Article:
The arrival of colour television to New Zealand in 1973 was a once
in a generation event which opened up a new chapter in how Kiwi's
saw themselves and others in an increasingly technological
Perhaps less dramatic, but no less significant, is the official
full switchover of New Zealand television from analogue to digital,
which the government announced in September would begin regionally
from September 2012.
At Panasonic, we are excited about the switch, and look forward to
our audio visual products continuing to bring the highest quality
of broadcast programming to New Zealanders.
Digital TV is of course already available nationwide in New Zealand
and has been since Sky TV upgraded its network to digital in 1998.
In fact, about three quarters of New Zealand households already
have access to digital TV.
We understand that there may be some confusion about the switch and
what that is going to mean for thousands of New Zealanders, so for
those who are still wondering, here's a quick Q&A guide to
What is digital TV?
Simply put, digital TV is a step up from the old broadcast
technology, which is known as analogue. Analogue is the method in
which our televisions have received signals since they were
Basically, a digital signal can carry more information than the old
analogue network, which means it can deliver better picture and
vastly improved sound quality. It also lets broadcasters offer more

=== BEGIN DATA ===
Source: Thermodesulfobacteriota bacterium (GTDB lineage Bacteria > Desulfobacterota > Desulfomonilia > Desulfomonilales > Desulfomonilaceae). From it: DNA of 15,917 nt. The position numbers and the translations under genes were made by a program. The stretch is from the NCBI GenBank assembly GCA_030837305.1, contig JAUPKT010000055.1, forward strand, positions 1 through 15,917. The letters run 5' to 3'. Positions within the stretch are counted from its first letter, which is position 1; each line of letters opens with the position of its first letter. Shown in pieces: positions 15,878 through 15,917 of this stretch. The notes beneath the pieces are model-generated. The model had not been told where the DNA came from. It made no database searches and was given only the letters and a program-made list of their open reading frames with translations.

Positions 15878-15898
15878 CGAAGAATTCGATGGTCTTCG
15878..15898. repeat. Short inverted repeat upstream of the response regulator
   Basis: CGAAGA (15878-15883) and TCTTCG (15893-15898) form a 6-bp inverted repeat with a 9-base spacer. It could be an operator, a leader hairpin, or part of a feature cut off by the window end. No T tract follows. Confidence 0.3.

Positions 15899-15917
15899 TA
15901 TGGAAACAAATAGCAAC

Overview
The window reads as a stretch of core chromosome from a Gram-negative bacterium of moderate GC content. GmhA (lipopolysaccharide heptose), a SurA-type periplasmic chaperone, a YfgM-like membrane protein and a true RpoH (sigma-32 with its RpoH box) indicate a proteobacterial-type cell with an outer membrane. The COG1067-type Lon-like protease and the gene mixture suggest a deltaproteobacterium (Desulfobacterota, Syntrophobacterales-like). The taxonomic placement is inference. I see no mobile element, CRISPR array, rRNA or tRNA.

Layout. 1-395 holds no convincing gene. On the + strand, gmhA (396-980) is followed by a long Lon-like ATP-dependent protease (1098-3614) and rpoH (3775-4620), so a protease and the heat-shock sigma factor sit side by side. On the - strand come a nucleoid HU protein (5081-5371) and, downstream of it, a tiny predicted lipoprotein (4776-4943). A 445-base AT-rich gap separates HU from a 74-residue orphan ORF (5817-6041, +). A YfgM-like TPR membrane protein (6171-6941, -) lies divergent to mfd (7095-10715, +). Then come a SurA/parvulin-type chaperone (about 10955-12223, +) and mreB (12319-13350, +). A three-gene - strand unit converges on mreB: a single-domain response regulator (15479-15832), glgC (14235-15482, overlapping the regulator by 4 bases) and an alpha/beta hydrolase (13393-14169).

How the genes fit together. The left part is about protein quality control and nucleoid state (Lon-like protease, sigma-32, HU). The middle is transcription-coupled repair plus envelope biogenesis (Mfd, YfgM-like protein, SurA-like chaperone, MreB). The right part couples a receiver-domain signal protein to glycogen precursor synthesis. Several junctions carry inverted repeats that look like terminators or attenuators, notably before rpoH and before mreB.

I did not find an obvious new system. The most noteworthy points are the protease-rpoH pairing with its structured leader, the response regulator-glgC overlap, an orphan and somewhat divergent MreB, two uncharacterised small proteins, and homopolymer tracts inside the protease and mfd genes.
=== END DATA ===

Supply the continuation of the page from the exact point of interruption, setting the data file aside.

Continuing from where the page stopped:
channels and a broader range of services through your TV like
on-screen TV guides.
How do I watch digital TV?
Most new HDTV's on the market - like the Panasonic Viera range -
come equipped with a digital TV receiver built in to
them. However, for older model TVs, you will need either a UHF
aerial or satellite dish, plus a set-top receiver box to be able to
view digital TV.
If you already watch TV on Freeview
or TelstraClear, you have already gone digital! Channels such as
TVNZ6 and TVNZ7, or a Freeview compatible device like TiVo are also
examples of digital TV.
Will my old TV be obsolete?
While the switchover to digital TV begins in September 2012, it
doesn't mean that your TV itself will be obsolete. What it will
mean is that you will need the set-top receiver box to receive the
So, you don't need to ditch your old TV just yet… unless of course
you're ready to upgrade to a new flat screen TV! If thats the case,
make sure to take a look at the extensive range of Panasonic HDTV
's that come with a built-in
digital receiver, giving you immediate and automatic access to
When will the switchover happen in my area?
The government announced in September that New Zealand will make
the switch, region by region, to digital television by November
2013, beginning with Hawke's Bay and the West Coast in September
2012. For more information about the switch, visit the government's
web site www.goingdigital.co.nz